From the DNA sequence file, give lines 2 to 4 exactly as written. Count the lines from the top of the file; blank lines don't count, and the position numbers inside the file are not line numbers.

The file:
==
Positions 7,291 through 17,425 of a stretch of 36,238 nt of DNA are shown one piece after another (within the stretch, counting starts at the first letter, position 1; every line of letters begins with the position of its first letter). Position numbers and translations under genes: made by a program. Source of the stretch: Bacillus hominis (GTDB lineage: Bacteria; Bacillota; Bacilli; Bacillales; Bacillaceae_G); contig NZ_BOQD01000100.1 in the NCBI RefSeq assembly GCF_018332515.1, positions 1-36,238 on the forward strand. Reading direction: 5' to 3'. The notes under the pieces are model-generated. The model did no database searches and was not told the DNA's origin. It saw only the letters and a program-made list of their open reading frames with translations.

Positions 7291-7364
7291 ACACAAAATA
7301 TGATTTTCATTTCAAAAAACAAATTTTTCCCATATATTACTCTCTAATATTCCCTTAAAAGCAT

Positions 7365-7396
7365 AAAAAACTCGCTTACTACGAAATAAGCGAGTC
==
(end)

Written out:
Positions 7291-7364
7291 ACACAAAATA
7301 TGATTTTCATTTCAAAAAACAAATTTTTCCCATATATTACTCTCTAATATTCCCTTAAAAGCAT